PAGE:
01.Honda CR-Z Sport
Price: From $38,875 (Sport), $45,388 (Luxury)
The Honda CR-Z has been awarded Car of the Year 2012 by Wheels magazine, so we took it for a spin to test out this sporty hybrid to see if it has the get up and go that we expected.
Like many hybrids, it offers different modes of driving – Sport, Normal and Eco. We spent most of our time in Normal mode, the default when you turn on the engine. It took 11.0 seconds from 0 to 100 km/h in Sport mode, which is adequate, but not particularly quick.
Overtaking is acceptable, as long as you are in Sport mode. The brakes feel powerful and will stop the car quickly from any speed – 9.7 metres from 50 km/hour. The steering is very communicative and direct which we really like.
The model we tested has a 6-speed manual gearbox, the first of its type we’ve seen on a hybrid. It works well, with a short throw and a sporty feel to it. The ride is firm so you will feel every bump in the road. It’s designed for sportiness, not comfort. It’s very sure-footed when cornering fast, more so than any other hybrid tested.
The cabin is reasonably comfortable - the seats are supportive and very comfortable, with a clear design to keep you in place. The dashboard and door trims are hard plastic.
As with most small cars, there is a fair bit of road noise entering the cabin when driving on rough roads, and wind noise is always present from the A-pillars over 100 km/h.
Rear visibility is restricted by a small back window and it has a horizontal divider that doesn’t help. While the wing mirrors have a curved design that compensates for the loss of rear vision through the window, it will take some getting used to. The dash is full of buttons and switches, which makes it a little cluttered.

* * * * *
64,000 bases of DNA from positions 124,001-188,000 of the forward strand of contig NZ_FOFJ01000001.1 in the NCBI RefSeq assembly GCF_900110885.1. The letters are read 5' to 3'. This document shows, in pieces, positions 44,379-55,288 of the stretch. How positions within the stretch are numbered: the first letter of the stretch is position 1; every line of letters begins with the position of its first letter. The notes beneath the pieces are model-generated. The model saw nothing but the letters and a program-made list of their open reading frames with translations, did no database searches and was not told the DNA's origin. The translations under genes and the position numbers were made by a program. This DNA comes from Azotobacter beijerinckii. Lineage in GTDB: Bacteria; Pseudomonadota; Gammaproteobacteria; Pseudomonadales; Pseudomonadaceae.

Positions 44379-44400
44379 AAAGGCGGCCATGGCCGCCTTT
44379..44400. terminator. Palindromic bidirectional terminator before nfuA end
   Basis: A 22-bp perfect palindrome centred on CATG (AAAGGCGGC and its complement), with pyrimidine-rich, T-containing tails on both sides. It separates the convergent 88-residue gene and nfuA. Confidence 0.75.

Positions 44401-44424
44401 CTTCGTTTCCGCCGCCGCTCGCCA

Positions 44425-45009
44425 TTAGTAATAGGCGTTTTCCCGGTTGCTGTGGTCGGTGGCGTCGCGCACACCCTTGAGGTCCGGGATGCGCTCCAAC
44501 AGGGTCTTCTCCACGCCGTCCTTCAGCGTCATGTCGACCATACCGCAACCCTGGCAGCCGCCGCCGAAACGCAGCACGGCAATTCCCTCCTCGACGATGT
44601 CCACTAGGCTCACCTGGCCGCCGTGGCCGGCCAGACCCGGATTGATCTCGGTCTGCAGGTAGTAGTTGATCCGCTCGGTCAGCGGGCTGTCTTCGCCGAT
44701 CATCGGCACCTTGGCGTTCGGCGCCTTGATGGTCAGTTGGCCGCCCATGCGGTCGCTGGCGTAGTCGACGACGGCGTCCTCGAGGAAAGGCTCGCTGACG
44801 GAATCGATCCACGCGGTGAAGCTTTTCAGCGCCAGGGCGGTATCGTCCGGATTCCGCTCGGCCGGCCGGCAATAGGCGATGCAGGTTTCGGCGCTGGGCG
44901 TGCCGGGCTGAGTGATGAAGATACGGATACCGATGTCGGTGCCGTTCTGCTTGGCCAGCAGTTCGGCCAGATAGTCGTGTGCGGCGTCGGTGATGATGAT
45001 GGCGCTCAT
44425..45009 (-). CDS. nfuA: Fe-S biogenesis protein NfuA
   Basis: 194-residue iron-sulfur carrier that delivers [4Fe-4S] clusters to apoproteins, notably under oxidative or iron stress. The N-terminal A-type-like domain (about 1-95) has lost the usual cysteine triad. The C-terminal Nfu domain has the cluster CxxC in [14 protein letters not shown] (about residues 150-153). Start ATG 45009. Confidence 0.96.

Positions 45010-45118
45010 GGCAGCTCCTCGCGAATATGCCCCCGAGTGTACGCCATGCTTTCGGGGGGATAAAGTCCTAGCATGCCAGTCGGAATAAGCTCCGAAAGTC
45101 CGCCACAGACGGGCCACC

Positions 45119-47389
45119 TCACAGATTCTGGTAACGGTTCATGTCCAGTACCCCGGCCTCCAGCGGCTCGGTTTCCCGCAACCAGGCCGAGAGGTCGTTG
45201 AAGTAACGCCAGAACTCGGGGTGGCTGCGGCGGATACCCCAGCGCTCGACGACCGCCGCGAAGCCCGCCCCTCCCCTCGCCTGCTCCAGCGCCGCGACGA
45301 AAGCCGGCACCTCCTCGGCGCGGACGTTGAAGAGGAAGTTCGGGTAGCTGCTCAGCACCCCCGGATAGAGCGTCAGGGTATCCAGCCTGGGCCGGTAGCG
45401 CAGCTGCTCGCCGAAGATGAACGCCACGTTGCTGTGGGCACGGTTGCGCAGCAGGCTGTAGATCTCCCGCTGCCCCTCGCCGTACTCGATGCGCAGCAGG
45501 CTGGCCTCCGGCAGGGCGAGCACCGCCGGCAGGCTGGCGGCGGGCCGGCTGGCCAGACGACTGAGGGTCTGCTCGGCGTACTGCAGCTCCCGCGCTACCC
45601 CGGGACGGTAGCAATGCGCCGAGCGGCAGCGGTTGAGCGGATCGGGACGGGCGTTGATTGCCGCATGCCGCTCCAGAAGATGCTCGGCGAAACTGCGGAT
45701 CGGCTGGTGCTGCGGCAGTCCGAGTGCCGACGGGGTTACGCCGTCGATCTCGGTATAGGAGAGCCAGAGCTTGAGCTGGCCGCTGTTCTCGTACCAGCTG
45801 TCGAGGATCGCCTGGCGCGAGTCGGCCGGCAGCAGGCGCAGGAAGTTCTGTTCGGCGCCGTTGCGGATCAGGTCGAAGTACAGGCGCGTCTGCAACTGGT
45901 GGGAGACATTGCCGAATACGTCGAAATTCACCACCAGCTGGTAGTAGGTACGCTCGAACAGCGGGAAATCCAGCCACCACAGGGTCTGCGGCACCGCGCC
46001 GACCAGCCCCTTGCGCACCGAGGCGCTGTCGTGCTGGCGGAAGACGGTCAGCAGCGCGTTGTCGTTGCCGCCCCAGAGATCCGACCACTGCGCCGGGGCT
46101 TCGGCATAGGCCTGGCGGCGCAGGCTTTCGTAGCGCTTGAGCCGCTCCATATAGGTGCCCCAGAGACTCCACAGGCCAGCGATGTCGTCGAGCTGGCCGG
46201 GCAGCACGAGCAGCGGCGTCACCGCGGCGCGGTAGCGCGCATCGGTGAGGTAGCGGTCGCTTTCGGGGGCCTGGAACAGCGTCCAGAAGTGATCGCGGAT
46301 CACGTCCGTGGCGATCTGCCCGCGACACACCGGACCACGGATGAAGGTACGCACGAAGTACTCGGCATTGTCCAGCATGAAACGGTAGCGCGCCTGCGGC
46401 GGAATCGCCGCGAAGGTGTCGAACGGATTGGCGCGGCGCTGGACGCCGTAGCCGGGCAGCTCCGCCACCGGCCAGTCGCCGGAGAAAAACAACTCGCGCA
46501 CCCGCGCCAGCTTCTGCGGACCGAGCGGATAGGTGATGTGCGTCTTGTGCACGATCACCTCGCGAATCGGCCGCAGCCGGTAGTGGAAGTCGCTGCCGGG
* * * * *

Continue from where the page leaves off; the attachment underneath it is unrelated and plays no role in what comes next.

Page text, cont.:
The CR-Z claims to be a four seater, but in reality the rear seats aren’t usable except in emergency situations such as dropping someone off at a short distance; sitting in them is going to be uncomfortable for all involved.
While the Honda claims savings are 5.0 l/100 km, we found around 5.8l/100km, which is still pretty good.
However, you won't be making a lot of savings on fuel, and payback times on today’s prices would take many years compared to buying a non-hybrid at a less expensive price. Like other hybrids, the petrol engine turns off if you come to a stop, which means you're saving fuel.
This is a fun car to drive, but it’s not a primary car. It lacks some power that we expected due to its engine capacity but it handles very well in its sport mode and is economical.
For $5000 less you can get a car with more grunt, if performance is what you are after . If you are the sort of person who can afford a car just for fun, and want that car to be a hybrid, this is a great option.